Sister Sidonia Aman Tong

Camboni Primary and Secondary School in Aweil Town was the location of one of the wells we recently repaired. The school was constructed by the Catholic Church, in the 1970s, but they are no longer funding it and the government has taken over.   While we were there observing the work, I met the principal, Antonia Adhel.   I was impressed that a woman was holding in such a prominent position, which is rare around here.    She was also beautifully dressed in the most vibrant African fabrics and was extremely outgoing.  I am always interested in talking about strategies for keeping the girls in school and knew for sure that Antonia would have something to share.


She told me that this school had graduated some of the most prominent women in the country, including the State Speaker for the House of Representatives and the Minister of Parliamentary Affairs.  But she said I should really meet her aunt Sister Sidonia Aman Tong, who founded the school and was now in her 90s.  Little did I know that Sister Sidonia is a legend in Northern Bahr el Ghazal.

We scheduled a meeting for 10AM on Saturday.  When I arrived Sister Sidonia was bright and ready to talk.  She looked like she was in her 60s and had a mind to match.   Her English was better than most and she had a sweetness that is rare in a war-torn area.

 

She began telling me her story.  She was the first black Sudanese nun and it had been no easy task.  The story was long and beautiful but basically in the late 30s Italian Missionaries came to Aweil and set up a school and she was determined to go.  She wanted to get an education but not only that, she wanted to be a nun.  The Sisters had such personal pride and she was extremely drawn to that.  But it was unheard of around here to do something like that – everybody gets married and has children!!  And she was very beautiful, with only one sister.  So her family was relying on her beauty to bring a large dowry of one hundred cows, which her brothers and cousins would also to use to marry.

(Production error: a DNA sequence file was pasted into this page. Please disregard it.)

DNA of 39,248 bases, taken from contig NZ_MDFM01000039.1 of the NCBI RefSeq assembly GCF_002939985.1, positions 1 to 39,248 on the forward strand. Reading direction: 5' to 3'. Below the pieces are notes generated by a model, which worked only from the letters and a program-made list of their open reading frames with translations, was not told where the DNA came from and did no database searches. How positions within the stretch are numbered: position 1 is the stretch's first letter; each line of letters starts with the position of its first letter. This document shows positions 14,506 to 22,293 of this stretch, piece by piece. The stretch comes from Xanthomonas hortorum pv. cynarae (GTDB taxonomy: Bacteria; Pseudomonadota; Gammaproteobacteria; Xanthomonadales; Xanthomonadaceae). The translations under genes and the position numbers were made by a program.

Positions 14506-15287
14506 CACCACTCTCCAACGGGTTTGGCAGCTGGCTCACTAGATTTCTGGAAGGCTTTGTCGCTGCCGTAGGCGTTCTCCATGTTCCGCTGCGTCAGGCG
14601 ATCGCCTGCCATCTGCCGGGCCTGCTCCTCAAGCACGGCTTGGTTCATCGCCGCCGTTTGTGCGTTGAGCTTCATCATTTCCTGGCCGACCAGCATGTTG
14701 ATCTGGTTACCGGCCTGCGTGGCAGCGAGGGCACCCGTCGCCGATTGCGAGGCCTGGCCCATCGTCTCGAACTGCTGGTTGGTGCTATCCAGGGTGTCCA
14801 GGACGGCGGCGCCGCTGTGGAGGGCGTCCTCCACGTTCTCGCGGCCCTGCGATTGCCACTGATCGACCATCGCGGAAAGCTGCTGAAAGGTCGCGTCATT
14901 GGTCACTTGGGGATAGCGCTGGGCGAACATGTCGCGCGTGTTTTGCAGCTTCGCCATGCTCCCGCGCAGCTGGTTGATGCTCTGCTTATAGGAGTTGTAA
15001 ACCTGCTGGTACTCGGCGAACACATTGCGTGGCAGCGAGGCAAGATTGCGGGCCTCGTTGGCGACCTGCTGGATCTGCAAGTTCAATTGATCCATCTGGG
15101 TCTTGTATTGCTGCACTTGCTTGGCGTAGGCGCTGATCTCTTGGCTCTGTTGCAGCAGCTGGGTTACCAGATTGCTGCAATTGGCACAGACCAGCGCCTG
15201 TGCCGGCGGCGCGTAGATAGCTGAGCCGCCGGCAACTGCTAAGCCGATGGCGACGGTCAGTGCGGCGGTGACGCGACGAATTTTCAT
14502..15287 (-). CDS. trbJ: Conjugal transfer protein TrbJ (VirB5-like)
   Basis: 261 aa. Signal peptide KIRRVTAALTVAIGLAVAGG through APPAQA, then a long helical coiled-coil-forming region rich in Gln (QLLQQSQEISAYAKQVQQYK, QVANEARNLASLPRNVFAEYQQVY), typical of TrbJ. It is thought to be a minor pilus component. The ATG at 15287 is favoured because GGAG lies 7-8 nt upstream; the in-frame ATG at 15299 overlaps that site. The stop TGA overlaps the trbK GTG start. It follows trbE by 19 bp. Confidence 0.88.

Sidonia went to the school every chance she got and eventually the nuns taught her to cook and began paying her a small amount to prepare their meals.   Finally her brothers came and demanded that if she stay in school that the Bishop must pay her dowry.   Sidonia agreed to pay her own dowry with her money from cooking and continued going with school.

She completed school and officially became a nun in 1942.  Being the first black nun in Sudan, she met with much resistance.  This was not considered appropriate in the culture.   Ultimately she settled in Aweil and started running the Camboni.

Her mind had been opened up to so much and she knew that the village girls would also benefit from school.   She convinced the Catholic Church to buy her a truck and began going village-to-village bringing the girls back to her school, telling the parents that an educated girl world get 1000-cow dowry!!   (I LOVE THS WOMAN!)

During the war, the soldiers from the North occupied Aweil.  Although Sister Sidonia kept the school open, they were constantly harassed and threatened by Sudan soldiers.  One time she was taken from the school at gunpoint and taken to the barracks. The soldiers threatened her life and insisted she stopped teaching the children English and that she only taught them Arabic.  She refused and told them they would have to kill her before she stopped teaching English. Despite the threats she continued teaching the children English, as well as Dinka, their tribal language and Arabic. Somehow she knew somehow that the ability to speak English would be important for their futures, and she was right. English is now the national language of South Sudan.

The soldiers did many things to harass the school, including taking the school uniforms at one point, leaving some children naked.  But Sister Sidonia said she was never afraid of their guns and taught the children to be courageous.  When the Antonov bombers would come, she would tell the children not to run but to lie down flat and be strong.

I could have stayed all day listening to her beautiful courageous stories but I could tell she was growing tired.  The long struggle that ended with the secession of South Sudan was fought by many people from many different walks of life, who knew that one of the bravest would be a nun.

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Author: Stacey Travis

Founder and Executive Director of Drop in the Bucket a water charity building water wells and sanitation systems at schools in Africa.

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